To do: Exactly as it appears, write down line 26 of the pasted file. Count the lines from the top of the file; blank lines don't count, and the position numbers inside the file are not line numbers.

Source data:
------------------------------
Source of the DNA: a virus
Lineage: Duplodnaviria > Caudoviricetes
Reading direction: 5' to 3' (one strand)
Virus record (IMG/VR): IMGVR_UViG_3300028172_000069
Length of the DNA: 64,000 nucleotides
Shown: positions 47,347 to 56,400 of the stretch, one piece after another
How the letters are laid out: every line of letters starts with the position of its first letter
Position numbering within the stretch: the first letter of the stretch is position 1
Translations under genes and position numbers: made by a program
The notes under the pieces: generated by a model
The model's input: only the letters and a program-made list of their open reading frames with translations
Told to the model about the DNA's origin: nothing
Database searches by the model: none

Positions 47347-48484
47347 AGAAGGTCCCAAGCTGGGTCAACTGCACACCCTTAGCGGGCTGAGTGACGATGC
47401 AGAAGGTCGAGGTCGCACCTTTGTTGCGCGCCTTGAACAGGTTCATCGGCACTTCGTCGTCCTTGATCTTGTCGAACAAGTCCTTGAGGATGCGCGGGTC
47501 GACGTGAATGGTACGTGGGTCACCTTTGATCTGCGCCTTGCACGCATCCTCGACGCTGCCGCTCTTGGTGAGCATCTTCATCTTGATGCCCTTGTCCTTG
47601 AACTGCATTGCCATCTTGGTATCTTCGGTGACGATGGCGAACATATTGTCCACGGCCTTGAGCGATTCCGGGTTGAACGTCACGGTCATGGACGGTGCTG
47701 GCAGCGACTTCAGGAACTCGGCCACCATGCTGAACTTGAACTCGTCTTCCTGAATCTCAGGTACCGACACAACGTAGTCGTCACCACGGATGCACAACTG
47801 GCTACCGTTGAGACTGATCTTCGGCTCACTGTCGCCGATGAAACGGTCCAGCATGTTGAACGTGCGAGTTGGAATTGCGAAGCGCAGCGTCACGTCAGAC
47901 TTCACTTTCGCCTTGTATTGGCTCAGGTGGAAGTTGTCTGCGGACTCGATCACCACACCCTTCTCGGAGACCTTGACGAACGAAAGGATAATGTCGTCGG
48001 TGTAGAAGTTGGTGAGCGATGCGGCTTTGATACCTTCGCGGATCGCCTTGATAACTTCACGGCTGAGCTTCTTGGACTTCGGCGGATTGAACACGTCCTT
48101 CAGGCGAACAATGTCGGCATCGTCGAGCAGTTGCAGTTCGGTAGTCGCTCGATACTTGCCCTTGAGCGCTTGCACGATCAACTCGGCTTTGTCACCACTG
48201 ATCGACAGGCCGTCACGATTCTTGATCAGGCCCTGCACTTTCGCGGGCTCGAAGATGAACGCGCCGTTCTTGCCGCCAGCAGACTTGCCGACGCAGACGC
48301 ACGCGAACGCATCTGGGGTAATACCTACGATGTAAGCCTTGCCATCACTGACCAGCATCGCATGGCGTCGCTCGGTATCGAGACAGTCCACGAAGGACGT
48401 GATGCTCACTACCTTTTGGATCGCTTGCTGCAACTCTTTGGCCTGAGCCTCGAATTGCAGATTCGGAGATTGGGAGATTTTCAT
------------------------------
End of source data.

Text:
48401 GATGCTCACTACCTTTTGGATCGCTTGCTGCAACTCTTTGGCCTGAGCCTCGAATTGCAGATTCGGAGATTGGGAGATTTTCAT